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news 28 Feb 17

Planned Resort on Montenegro’s Lake Skadar Alarms MEPs

Urged by the EU and environmental watchdogs, the Montenegrin government pledged additional measures to preserve the Balkan’s largest lake, which could be threatened by a planned 'eco-resort' on its shores.

Dusica Tomovic
BIRN
Podgorica
Skadar Lake. Photo: Pixabay.

European Parliamentarians voiced concern on Monday over the Montenegrin government’s plan to approve a new “eco-resort" on Skadar Lake, which has led to protests from environmentalists who fear it will threaten the national park’s ecosystem and rare species.

After a group of NGOs, supported by the several international organizations, launched a petition to save Skadar Lake, demanding the government put an immediate moratorium on new construction inside the lake’s national park, several MEPs urged the government in Podgorica to undertake the protection and conservation measures to maintain the lake’s ecological characteristics.

The amendments to the European Parliament's resolution on Montenegro, debated on Monday, urged the government to ensure that the project for a five-star resort does not have any negative impact on the protection of national parks in Montenegro.

An amendment filed by an MEP from Croatia, Zeljana Zovko, expressed “deep concern about threats to the ecological integrity and eco-touristic value" of Lake Skadar National Park due to the Porto Skadar Lake project, as the 75-million-euros-worth project is named.

The construction plans include a hotel, 30 luxury villas with swimming pools, restaurants, marina and a commercial centre. Its location is at the mouth of the River Crnojevica and Skadar Lake, which is the largest freshwater lake in the Balkans and shared between Montenegro and neighbouring Albania.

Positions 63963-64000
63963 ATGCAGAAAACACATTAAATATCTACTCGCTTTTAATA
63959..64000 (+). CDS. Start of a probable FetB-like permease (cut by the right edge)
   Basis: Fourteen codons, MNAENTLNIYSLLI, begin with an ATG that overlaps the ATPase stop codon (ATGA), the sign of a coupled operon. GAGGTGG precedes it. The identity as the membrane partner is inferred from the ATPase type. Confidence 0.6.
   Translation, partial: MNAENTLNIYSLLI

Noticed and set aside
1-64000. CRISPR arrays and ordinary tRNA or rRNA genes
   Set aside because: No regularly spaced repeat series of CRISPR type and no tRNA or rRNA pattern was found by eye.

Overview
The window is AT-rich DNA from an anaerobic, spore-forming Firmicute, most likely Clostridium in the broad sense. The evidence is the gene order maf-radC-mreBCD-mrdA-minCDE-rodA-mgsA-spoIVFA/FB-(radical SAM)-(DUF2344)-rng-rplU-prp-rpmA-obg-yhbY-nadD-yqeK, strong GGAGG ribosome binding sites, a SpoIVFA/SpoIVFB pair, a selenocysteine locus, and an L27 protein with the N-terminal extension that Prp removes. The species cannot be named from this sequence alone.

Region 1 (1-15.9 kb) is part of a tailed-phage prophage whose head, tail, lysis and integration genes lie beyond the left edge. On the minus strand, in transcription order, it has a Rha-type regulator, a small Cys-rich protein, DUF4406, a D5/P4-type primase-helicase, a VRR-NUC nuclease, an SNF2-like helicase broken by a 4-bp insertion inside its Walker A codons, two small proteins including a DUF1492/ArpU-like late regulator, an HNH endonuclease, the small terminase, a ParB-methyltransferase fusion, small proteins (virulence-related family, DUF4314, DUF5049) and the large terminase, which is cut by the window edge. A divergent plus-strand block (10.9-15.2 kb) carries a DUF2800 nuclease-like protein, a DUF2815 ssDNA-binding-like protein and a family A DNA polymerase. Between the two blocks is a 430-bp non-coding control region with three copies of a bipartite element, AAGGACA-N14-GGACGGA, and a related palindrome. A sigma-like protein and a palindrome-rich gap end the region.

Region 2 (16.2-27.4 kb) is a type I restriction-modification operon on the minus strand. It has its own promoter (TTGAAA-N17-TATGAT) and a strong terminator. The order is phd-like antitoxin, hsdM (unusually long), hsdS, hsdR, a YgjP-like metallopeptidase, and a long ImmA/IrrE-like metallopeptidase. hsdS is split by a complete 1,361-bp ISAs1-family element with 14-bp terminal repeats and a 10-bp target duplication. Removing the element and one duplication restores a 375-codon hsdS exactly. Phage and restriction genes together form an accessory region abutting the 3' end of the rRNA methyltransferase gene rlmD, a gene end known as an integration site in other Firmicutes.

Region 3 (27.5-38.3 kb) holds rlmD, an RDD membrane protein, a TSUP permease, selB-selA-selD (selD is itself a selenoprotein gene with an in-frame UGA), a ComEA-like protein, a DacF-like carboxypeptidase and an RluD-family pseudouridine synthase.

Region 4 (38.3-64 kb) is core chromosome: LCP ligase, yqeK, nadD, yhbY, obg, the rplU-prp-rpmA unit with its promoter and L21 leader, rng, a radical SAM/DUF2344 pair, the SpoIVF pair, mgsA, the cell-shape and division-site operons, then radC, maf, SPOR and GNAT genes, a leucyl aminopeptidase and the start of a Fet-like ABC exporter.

Several hydropower projects are also planned, on the lake’s major tributary, the river Moraca, which according to the environmentalists could further endangering biodiversity.

A motion by MEPs Ulrike Lunacek, Terry Reintke, Igor Soltes on behalf of the Verts/ALE Group in the European Parliament, voiced concern about “unsustainable hydropower development", especially including hydropower plant developments on the Moraca river.

Skadar lake was given national park status in 1983 and has been protected by the Ramsar Convention since 1996.

It is famous for its biodiversity, with 281 bird species, 50 mammal species and 48 species of fish, and it is an important reserve for wetland birds, in particular, the endangered Dalmatian pelican.

Local environmental groups said that the development of an “eco-resort” on its shores and several hydropower projects on its major tributary Moraca will damage biodiversity and harm endemic species found nowhere else.

In a study published on Friday, local watchdog Green Home questioned the reference of the investor, local Montenegro Resort Company, claiming that it is not possible to trust that the project will comply with all the strictest European criteria or that it will bring prosperity to residents of the area.

The investor insisted it has carried out impact studies, promising that some of the profits will be used to keep the area clean.

Montenegro’s government has also dismissed the accusations, saying all procedures “were in accordance with the law and good practice".

A building permit to the investor was issued according to the law, it added, and because of the sensitivity of the issue, additional research will be conducted on the site.


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